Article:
AI Models in India Will Require MeitY Approval, Government Says in Advisory: Report

Artificial intelligence (AI) models and generative AI models that are in any phase of testing or unreliable in any way will need to receive “explicit permission of the government of India” before it is deployed in India, India’s Ministry of Electronics and Information Technology (MeitY) issued in an advisory, as per reports. The advisory comes just days after some users found that Google’s Gemini AI chatbot was responding with inaccurate and misleading information regarding the Prime Minister of the country.

According to a report by The Economic Times, the advisory was issued on March 1 and companies were asked to comply with it going forward. The advisory asked firms that already have deployed an AI platform in the country to ensure that “their computer resources do not permit any bias or discrimination or threaten the integrity of the electoral process.” Further, MeitY has also reportedly asked the AI platforms to add metadata in case the content generated by the AI can be used to spread misinformation or create deepfakes.

Companies were also asked to add explicit disclaimers in case the platform can behave in an unreliable manner and generate inaccurate information. Further, platforms will also have to warn users to not use AI to create deepfakes or any content that can impact elections in any way, as per the report. While the advisory is not legally binding currently, it states that this is the future of AI regulation in India.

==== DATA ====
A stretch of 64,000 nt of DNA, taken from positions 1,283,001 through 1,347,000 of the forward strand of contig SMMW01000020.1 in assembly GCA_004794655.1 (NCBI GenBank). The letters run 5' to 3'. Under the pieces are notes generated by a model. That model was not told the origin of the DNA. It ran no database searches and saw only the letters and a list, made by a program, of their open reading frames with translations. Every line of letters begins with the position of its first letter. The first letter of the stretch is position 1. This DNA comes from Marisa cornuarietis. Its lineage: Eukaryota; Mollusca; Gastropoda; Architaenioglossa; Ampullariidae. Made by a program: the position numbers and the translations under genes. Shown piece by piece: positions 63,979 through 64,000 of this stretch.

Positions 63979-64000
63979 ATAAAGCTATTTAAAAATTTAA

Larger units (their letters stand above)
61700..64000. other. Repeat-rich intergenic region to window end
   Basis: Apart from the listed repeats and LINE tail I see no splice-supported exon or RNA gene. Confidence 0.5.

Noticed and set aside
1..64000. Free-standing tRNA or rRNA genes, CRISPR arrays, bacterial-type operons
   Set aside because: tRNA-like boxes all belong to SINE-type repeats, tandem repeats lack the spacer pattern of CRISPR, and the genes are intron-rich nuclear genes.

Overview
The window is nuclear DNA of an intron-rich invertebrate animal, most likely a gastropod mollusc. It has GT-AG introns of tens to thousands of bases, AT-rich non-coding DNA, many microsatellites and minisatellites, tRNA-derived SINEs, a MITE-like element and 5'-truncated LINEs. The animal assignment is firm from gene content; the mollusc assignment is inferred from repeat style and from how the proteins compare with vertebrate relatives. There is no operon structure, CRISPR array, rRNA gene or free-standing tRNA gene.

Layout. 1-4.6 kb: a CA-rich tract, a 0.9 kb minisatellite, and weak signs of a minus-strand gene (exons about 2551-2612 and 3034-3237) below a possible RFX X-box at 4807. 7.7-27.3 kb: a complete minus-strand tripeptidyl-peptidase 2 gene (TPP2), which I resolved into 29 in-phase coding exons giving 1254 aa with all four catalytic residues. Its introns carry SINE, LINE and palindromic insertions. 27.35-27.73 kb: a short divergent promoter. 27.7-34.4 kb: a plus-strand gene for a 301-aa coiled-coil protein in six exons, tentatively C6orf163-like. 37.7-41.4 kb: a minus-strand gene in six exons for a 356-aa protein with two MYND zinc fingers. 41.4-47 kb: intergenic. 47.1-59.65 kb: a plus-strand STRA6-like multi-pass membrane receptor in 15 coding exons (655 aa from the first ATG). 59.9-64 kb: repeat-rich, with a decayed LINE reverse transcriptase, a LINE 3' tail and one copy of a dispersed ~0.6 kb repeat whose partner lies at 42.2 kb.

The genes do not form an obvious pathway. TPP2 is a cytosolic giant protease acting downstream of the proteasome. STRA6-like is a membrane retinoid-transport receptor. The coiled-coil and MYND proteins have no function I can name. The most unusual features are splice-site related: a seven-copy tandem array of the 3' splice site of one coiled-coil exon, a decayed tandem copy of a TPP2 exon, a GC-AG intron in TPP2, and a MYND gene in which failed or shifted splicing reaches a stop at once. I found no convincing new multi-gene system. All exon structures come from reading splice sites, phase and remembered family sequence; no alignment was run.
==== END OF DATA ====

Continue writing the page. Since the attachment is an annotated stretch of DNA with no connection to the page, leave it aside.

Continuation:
The issue of unreliability first arose when some users posted screenshots of Google Gemini posting inaccurate information about PM Narendra Modi. On February 23, the Union Minister of State for Electronics and Information Technology Rajeev Chandrasekhar responded to on X (formerly known as Twitter) and said, “These are direct violations of Rule 3(1)(b) of Intermediary Rules (IT rules) of the IT act and violations of several provisions of the Criminal code.”

The issuance of the advisory has garnered mixed reactions from entrepreneurs and the tech space. While some have appreciated the move, calling it a necessity to mitigate misinformation, others have highlighted that regulation could have an adverse impact on the growth of the emerging sector. Perplexity AI’s Co-founder and CEO Aravind Srinivas called it a “Bad move by India” in a post.

In the same vein, Pratik Desai, founder of KissanAI said, “I was such a fool thinking I will work bringing GenAI to Indian Agriculture from SF. We were training multimodal low cost pest and disease model, and so excited about it. This is terrible and demotivating after working 4yrs full time brining AI to this domain in India.”

Responding to the criticism in a series of posts, Chandrasekhar highlighted that the advisory was issued considering the existing laws of the nation which prohibit platforms from either enabling or generating unlawful content. “[..]platforms have clear existing obligations under IT and criminal law. So best way to protect yourself is to use labelling and explicit consent and if you’re a major platform take permission from govt before you deploy error prone platforms,” he added.

The Union Minister also explained that the advisory is aimed at “significant platforms” and only “large platforms” will have to seek permission from MeitY. This advisory is not applicable to startups. He further added that following the instructions of the advisory is in the best interest of the companies as it creates insurance from users who can otherwise file a lawsuit against the platform. “Safety & Trust of Indias Internet is a shared and common goal for Govt, users and Platforms,” he said.

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